Vibrant Gujarat. Prosperous Gujarat. Enterprising Gujarat. By most (economic) standards, Gujarat is a developed state. During the Census decades of 1981-1991 and 1991-2001, Gujarat's rapid industrialization boasted an urban population of 37 per cent against the national average of 27 per cent. During these decades, Gujarat also witnessed a high literacy rate (69.98 per cent) and an equally impressive female literacy rate (58.60 per cent).
Recently, a study by the Rajiv Gandhi Foundation - `Economic Freedom of States of India' - labelled Gujarat as the Number 1 state in economic freedom. The study, which took into account data up to the year 2001 (before the 2002 anti-Muslim pogrom), stated that Gujarat was one of the few states where there is "safety of life, an essential component of economic freedom".
But in recent years, advocacy workshops held in Gujarat on sex selection and pre-birth elimination of females, have painted a grim picture of `vibrant' Gujarat. According to Census officials, women's activists and gynecologists present in such workshops, the girl child is not safe in the state. Prosperous Gujarat prefers the male child.
At a recent workshop, jointly organized by the NGO Chetna, Confederation of Indian Industry (CII), Federation of Indian Chambers of Commerce and Industry (FICCI), Gujarat Chamber of Commerce and Industry (GCCI) and the Population Foundation of India (a development agency), many quoted the 2001 Census figures to question this `dangerous prosperity'. The workshop was also attended by corporate leaders. The workshops are held periodically every two months to discuss this serious problem.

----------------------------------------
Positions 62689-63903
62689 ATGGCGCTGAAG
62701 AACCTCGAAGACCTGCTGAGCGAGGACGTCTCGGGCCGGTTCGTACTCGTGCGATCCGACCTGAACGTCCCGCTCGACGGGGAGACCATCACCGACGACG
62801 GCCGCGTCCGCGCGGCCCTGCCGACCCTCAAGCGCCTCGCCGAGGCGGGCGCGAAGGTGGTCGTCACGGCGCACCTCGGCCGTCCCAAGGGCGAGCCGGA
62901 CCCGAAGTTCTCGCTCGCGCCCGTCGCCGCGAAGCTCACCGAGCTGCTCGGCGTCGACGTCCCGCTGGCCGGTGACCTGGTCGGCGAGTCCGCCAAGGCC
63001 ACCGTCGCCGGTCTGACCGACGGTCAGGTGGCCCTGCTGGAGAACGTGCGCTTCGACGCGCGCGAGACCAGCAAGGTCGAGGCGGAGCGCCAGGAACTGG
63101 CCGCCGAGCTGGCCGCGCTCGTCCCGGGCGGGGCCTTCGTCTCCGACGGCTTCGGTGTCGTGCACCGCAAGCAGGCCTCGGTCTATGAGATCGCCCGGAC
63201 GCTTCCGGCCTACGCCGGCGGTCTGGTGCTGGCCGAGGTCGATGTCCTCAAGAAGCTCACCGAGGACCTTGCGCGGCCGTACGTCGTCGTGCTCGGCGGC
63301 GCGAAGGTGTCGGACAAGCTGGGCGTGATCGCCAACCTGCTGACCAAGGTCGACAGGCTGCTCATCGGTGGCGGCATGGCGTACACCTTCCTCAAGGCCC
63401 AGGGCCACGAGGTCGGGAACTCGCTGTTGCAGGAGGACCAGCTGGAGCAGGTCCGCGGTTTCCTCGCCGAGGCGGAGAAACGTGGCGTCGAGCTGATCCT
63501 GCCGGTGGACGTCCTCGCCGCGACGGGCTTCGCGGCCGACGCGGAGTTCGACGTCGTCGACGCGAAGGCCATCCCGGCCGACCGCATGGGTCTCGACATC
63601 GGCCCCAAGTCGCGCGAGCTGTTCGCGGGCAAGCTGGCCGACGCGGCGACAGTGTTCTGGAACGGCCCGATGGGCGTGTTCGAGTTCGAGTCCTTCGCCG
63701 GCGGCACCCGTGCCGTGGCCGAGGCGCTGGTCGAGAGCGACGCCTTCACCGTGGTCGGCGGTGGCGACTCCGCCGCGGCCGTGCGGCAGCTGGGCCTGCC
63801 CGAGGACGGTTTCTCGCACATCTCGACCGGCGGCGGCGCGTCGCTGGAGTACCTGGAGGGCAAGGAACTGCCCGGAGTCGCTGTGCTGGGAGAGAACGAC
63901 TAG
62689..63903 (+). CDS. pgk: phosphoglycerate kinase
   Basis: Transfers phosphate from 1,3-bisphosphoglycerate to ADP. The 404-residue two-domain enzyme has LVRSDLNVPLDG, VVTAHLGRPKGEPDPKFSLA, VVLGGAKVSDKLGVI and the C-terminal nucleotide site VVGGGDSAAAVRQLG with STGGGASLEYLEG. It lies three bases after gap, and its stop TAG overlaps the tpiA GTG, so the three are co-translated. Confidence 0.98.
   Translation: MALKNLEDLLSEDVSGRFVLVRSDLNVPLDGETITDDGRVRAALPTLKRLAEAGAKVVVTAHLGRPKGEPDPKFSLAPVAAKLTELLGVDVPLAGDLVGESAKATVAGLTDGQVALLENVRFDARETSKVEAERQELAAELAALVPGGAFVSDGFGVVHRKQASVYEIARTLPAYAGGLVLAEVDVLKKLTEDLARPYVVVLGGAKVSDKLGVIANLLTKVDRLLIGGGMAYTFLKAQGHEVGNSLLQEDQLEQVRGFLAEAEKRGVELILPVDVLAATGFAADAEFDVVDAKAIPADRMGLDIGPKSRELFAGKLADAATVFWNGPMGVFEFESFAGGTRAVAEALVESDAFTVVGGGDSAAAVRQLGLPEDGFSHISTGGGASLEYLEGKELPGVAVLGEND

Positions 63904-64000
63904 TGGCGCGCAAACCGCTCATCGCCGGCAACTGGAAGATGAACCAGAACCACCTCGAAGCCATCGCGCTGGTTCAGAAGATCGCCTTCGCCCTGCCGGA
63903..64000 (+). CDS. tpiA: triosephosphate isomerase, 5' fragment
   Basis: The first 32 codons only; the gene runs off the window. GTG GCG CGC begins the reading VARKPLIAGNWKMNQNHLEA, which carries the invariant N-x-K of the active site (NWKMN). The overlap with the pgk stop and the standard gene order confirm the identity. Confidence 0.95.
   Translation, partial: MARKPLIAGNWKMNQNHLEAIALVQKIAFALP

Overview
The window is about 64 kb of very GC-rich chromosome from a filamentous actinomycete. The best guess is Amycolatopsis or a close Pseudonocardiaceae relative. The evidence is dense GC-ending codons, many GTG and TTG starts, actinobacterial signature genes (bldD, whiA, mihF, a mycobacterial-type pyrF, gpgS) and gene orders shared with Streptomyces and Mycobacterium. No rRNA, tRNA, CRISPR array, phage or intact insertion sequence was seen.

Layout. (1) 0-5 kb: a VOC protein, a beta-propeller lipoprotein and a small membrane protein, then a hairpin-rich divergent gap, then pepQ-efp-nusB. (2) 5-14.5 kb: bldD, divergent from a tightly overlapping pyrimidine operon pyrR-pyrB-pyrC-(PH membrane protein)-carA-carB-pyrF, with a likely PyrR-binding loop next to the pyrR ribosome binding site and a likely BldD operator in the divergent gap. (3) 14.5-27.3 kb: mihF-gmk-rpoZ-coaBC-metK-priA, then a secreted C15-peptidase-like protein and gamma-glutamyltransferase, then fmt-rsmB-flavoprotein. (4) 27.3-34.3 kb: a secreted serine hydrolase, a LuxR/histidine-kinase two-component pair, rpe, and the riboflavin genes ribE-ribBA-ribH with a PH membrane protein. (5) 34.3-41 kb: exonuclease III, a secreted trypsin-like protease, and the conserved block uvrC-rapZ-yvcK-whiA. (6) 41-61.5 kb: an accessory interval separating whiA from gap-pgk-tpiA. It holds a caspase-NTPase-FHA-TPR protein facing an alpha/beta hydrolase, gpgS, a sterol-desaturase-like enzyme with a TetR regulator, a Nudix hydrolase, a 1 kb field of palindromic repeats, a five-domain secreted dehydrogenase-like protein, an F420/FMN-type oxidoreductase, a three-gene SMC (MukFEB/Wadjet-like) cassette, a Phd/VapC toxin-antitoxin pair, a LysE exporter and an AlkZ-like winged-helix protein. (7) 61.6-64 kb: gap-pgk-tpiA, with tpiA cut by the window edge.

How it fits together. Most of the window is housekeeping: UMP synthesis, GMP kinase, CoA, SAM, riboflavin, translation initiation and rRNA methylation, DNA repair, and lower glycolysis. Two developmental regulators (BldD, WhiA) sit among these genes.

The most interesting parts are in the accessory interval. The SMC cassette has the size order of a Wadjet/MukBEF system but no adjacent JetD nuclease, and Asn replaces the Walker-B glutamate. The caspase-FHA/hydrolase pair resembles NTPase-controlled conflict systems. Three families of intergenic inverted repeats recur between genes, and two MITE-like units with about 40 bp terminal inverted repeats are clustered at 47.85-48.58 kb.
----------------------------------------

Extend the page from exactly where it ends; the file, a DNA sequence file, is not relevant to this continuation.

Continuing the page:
Gujarat's female-male child sex ratio is 883:1000, compared to the national average of 927:1000 in the 0-6 age group. Ahmedabad district was even lower: just 813 girls, according to the 2001 Census. Ironically, districts like Mehsana (797), Gandhinagar (816), Rajkot (843) and Ahmedabad enjoy a female literacy rate of above 60 per cent. But it is the backward and tribal districts of Dangs, Dahod and Narmada, with below 40-35 per cent female literacy rates, that have reported child sex ratios of 950 and above.
The unhealthy child sex ratio is a matter of concern among several groups in Gujarat. Dr Haresh Doshi, a gynecologist at the Civil Hospital in Ahmedabad, is disturbed by this `vibrancy' of the state. The rate at which the female fetuses are being killed is astonishing, despite the amended Preconception and Pre-Natal Diagnostic Techniques (Prohibition of Sex
Selection) Act, formerly the Pre-Natal Diagnostic Techniques (Regulation and Misuse) Act, 1994, he says.
Doshi's 'guesstimate' is that in Ahmedabad city, which reported a low child sex ratio of 809 during the 2001 Census, an average of at least one sex selective abortion is conducted by each doctor every month. There are 550 gynecologists registered with the Ahmedabad Obstetrics and Gynecologists Society.
Although women's activists and some NGOs have been working on this issue for some time now, they say the road is rather tough.